Staff Scientist, Imaging and Manipulation of Nanostructures
B.A., Theoretical Physics, Lanzhou University, China, 1986-1990
M.S., Theoretical Physics (General relativity and gauge theory), Lanzhou University, China, 1990-1993, Advisor: Prof. Yi-shi Duan. Thesis: "Theory and Application of 2+1 Dimensional Topological Current"
Ph.D. Material Physics (Electron microscopy), Univ. of Science and Technology Beijing, and Beijing Laboratory of Electron Microscopy, Chinese Academy of Science, Beijing, China, 1993-1997, Advisor: Profs. Lian-mao Peng (2012 chair of IUCr -Commission of Electron crystallography) and Kehsin Kuo, Thesis: "Quantitative Electron Diffraction Theory and Application"
Postdoctoral Fellows (American Heart Association and University of California), Cell Biology, the Scripps Research Institute, La Jolla, CA, 1997-2003, Advisors: Profs. Alok K. Mitra and Mark Yeager
Staff Scientist (non-PI), National Center for Macromolecular Imaging, Baylor College of Medicine, Houston, TX, 2004-2006, Director: Prof. Wah Chiu
Keck Fellow (Principal Investigator), Dept. of Biophysics and Biochemistry, University of California, San Francisco, CA, 2006-2010
My research group is focused on developing a new-era electron microscopy technique, individual-particle electron tomography (IPET) for achieving 3D reconstruction of a single macromolecule structure at nanometer resolution. As an only approach for uncovering a single macromolecular structure at near nanometer resolution, IPET can uncover the interface between macromolecules; reveal the macromolecular dynamics and tracking the chemical reactions of soft and biological macromolecules. This information is critical for current biological research and drug development, as a result, IPET will bring a large amount of users to our molecular foundry.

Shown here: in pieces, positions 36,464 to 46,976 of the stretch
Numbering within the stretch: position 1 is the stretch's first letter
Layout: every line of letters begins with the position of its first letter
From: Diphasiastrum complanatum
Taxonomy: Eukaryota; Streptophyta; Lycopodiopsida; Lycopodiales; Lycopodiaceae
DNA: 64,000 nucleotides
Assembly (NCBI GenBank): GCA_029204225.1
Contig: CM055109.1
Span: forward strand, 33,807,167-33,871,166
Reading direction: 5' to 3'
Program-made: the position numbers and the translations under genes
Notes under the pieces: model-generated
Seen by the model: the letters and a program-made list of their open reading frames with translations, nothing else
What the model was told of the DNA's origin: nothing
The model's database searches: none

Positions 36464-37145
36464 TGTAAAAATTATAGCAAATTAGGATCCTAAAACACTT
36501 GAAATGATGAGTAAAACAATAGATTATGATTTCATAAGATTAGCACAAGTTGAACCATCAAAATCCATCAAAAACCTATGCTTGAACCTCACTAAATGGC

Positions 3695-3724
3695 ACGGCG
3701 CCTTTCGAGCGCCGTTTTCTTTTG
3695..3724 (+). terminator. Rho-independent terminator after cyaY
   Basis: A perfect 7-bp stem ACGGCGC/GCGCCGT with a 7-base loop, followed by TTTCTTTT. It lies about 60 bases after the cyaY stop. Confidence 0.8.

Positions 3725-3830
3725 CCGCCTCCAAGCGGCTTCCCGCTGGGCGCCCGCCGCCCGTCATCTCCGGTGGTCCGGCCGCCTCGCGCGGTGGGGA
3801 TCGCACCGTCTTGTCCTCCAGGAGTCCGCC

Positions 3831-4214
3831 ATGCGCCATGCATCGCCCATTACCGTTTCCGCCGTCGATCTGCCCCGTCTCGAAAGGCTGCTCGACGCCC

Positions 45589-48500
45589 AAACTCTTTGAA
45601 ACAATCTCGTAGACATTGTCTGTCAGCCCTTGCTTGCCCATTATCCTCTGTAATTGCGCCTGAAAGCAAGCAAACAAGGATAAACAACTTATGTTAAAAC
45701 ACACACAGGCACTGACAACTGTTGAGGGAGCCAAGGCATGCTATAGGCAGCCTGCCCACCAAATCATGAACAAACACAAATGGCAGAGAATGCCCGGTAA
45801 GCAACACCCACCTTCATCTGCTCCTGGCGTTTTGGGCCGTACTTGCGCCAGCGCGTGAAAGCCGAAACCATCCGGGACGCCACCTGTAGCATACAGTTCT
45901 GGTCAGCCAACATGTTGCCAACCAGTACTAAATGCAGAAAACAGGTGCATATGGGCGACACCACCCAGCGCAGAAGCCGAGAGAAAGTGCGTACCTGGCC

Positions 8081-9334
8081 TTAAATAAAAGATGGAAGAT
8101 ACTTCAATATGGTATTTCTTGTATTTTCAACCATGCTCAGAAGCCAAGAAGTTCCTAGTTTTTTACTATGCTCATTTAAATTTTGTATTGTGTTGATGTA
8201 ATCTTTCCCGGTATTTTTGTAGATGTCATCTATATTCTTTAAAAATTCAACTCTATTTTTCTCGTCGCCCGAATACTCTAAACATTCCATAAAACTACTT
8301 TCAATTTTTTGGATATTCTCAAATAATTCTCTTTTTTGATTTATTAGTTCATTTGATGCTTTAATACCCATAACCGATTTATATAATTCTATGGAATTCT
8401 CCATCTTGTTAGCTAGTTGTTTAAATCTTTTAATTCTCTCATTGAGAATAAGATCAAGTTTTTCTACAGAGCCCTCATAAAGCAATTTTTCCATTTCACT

The long-term goal of this lab is to develop a robust method to determine a 3D image of an individual protein at a resolution that sufficient to answer biological stories. This lab recently reported a 14Å-resolution 3D image of an individual IgG antibody from negative-staining electron tomography (NS-ET) and a 36Å-resolution 3D image of an individual HDL particle from cryo-electron tomography (cryoET) proved the concept of that an individual protein 3D map at an intermediate resolution is possible to be achieved by this lab invented method - individual particle electron tomography (IPET) (PLoS ONE, 2012, 7(1):30249).
The strategy in improvement of electron tomography is from two aspects, high-quality (includes high-resolution and high-contrast) image acquirement and high-resolution reconstruction algorithm. For high-quality imageing, this lab developed an optimized negative-staining protocol (OpNS) for high-contrast imaging (JLR, 2010, 51(5):1228-36; and JLR, 2011, 52(1):175-84), invented cryo-positive-staining (cryoPS) protocol (NBC, 2012, 8(4): 342-349) for high-resolution and high-contrast imaging, and improved cryo-electron microscopy (cryoEM) protocol for high-resolution imaging (JBC, 2010, 24;285(52):41161-71) For high-resolution reconstruction, this lab developed IPET method via a focused electron tomography reconstruction (FETR) for high-resolution reconstructing a high-resolution 3D map from high-noise images of an individual protein.